Tag Archives: Appalachian Trail

Appalachian Trail – Wikipedia, the free encyclopedia

Appalachian TrailThe Appalachian National Scenic Trail, generally known as the Appalachian Trail or simply the A.T., is a marked hiking trail in the eastern United States extending between Springer Mountain in Georgia and Mount Katahdin in Maine.[1] The precise length of the trail changes over time as trails are modified or added. The total length is approximately 2,200 miles (3,500 km)[a]. The trail passes through the states of Georgia, North Carolina, Tennessee, Virginia, West Virginia, Maryland, Pennsylvania, New Jersey, New York, Connecticut, Massachusetts, Vermont, New Hampshire, and Maine. The path is maintained by 30 trail clubs and multiple partnerships,[2] and managed by the National Park Service and the nonprofit Appalachian Trail Conservancy.[3][4] The majority of the trail is in wilderness, although some portions traverse towns, roads and cross rivers.

The Appalachian Trail is famous for its many hikers, some of whom, called thru-hikers, attempt to hike it in its entirety in a single season. Many books, memoirs, web sites and fan organizations are dedicated to this pursuit.

An unofficial extension known as the International Appalachian Trail continues north into Canada and to the end of the range, where it enters the Atlantic Ocean, whereas unofficial extensions heading south into Florida create what is known as the Eastern Continental Trail.

The Appalachian Trail, the Continental Divide Trail, and the Pacific Crest Trail form what is known as the Triple Crown of long distance hiking in the United States.[5][6]

Appalachian Trail – Wikipedia, the free encyclopedia.


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HIKE for Mental Health

Hiking on backcountry trails helps many people re-connect with nature and with places within themselves that get obscured in the daily hustle and bustle. A few days in the solitude of the trail re-grounds them and helps preserve their mental health.

For people battling mental illness, however, the path to mental health is rarely so simple. Mental illness affects 1 out of 4 families in the United States, leaving those who suffer from it and their families searching for answers, cures and treatments that will allow them to experience the simple joy of living.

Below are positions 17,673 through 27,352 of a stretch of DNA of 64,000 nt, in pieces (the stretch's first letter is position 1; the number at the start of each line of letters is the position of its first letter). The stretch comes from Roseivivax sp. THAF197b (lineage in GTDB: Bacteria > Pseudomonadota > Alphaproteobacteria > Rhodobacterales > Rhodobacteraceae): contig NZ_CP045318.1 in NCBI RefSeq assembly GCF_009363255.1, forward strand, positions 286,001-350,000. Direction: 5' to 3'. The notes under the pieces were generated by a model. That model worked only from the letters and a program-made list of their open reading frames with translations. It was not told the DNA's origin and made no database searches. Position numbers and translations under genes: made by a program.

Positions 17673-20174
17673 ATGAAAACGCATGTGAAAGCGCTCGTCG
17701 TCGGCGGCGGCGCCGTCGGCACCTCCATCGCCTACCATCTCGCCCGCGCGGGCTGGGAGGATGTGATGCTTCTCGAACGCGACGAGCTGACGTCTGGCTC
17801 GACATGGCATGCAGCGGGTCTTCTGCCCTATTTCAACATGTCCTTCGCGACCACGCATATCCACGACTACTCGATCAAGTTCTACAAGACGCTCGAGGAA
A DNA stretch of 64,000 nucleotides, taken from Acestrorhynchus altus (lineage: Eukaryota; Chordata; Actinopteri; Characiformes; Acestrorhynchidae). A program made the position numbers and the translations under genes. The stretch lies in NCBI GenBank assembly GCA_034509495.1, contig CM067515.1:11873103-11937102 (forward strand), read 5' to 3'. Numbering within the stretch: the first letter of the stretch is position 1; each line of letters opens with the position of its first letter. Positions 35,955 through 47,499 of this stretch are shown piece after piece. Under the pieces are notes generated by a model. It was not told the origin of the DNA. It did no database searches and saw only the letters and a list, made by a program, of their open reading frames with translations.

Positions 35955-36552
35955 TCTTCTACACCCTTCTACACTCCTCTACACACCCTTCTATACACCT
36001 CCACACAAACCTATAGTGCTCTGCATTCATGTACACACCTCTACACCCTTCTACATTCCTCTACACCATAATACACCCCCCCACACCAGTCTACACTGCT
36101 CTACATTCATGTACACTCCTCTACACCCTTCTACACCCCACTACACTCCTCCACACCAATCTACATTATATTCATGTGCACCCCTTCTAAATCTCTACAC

The mission of HIKE for Mental Health

  1. Increase public awareness of the challenges and suffering faced by those afflicted by mental illness and their families.
  2. Increase public appreciation for and responsible use of wilderness trails.
  3. Raise funds, principally by coordinating fundraising wilderness hikes, in order to
    1. prevent and alleviate the pain caused by mental illness
    2. maintain and preserve wilderness trails

In distributing its net proceeds, HIKE for Mental Health will direct

  • Eighty percent to scientific research to prevent, cure, or treat mental illness
  • Twenty percent to preserve wilderness trails

Our Partners in the Mission

For 2012 HIKE for Mental Health has selected The Brain & Behavior Research Foundation as its principal beneficiary. Support for wilderness trails will be directed to the New York-New Jersey Trail Conference. These organizations are top-notch, well-run nonprofit groups that, like HIKE for Mental Health, know how to get the most bang for their buck.

HIKE for Mental Health.


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Triple Crown of Hiking – Wikipedia, the free encyclopedia


PCT at Hwy 79 Warner Hotsprings

The Triple Crown of Hiking informally refers to the three major U.S. long distance hiking trails: